Robby . comes from a line of public school teachers. My Mom was a teacher, I taught in the public schools, and Scott is still teaching. Education is a core value in our home and something that, as parents, Scott and I weighed greatly.
we have the utmost respect for the public school system, it became
clear that this was not the best option for our family. We anticipated
that the hardest battle was going to be convincing my staunch public
school system supporter Mom that we were not making a mistake by opting
for a private school for Robby. As it turns out, she is one of the
strongest advocates of our school choice. This is a good thing because
it feels like we have encountered legions of naysayers on the topic.
me be clear: I am not asking for permission about where we decide to
send Robby to school. We are his parents and the choice is ours. That
being said, I wanted to take the opportunity to explain our rationale in
the hopes of muting some of our many critics.
Robby has a
hearing impairment. As much as it hurts me to admit, his hearing issues
are impacting every aspect of his young life. Typically outgoing and
gregarious, in a crowd he quickly becomes disoriented and retreats. If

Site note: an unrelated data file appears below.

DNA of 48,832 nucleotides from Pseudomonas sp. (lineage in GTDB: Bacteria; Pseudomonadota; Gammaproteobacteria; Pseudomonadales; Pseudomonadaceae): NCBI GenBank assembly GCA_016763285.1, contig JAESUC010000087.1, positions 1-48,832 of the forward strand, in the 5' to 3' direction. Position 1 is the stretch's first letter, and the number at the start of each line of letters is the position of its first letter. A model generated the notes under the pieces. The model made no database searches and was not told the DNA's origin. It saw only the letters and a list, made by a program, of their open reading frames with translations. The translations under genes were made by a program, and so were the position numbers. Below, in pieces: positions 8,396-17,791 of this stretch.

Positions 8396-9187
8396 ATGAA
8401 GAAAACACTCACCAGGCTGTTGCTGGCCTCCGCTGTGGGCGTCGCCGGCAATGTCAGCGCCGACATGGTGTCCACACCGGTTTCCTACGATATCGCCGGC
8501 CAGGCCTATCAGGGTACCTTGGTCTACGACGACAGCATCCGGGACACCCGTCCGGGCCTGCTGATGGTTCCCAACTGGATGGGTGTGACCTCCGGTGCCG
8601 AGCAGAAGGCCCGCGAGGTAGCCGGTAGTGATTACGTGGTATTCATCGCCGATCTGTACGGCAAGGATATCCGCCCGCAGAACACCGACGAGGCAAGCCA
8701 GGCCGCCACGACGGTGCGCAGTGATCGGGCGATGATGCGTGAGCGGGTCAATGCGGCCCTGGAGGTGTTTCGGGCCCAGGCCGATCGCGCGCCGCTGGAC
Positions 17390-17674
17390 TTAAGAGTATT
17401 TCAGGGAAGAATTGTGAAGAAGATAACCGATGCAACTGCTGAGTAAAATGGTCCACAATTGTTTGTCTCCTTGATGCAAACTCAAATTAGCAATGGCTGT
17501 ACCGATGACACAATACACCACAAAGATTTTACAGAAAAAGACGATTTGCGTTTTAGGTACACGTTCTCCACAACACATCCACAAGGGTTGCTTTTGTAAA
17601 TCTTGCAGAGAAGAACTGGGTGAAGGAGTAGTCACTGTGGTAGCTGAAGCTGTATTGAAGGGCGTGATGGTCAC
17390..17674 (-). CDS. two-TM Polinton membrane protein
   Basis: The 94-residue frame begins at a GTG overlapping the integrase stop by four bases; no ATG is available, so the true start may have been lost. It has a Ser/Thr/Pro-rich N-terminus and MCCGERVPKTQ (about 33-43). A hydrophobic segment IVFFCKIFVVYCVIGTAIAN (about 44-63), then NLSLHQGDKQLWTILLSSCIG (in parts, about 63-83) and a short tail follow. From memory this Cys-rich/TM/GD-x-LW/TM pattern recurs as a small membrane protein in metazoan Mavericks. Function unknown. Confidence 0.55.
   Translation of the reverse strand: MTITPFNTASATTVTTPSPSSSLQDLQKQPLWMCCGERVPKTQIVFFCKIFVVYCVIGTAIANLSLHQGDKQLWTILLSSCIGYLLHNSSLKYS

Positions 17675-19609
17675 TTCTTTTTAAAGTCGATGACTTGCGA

he isn't looking directly at us when we speak, we cannot be certain that
he has heard us. Auditory chaos causes him frustration. Simply put, he
needs a smaller and quieter learning environment than the public school
Of course we could have Robby evaluated for
Special Education services based on his hearing results, but Scott and I
both feel that being proactive about putting him in the optimal
environment for HIS learning success will thwart many issues. He has
thrived this year in his small class with the individualized instruction
from his teachers. He is happy and excited about learning. His thirst
for knowledge, coupled with his test scores, are the only confirmation
necessary that we have made the correct educational decisions for our
During the past two years we have seen Robby flourish. At
this point, until his hearing issue is corrected, we are opting to
continue with the small classroom and Montessori approach that has
yielded so much success for him. Despite what has been suggested, I
assure you that our decision to send him to the private school has
nothing to do with my perceived inability to "let him grow up," nor is
it an attempt to "continue to coddle him from the real world." As a
mother, I resent both of those accusations.
I am astounded by
how many people feel compelled to air their grievances about our
education choice for our child. He is receiving a top-notch education
and is a sweet and compassionate child. As parents we second guess most
of our decisions. However, as far as I'm concerned, this is one thing I
know we have done right!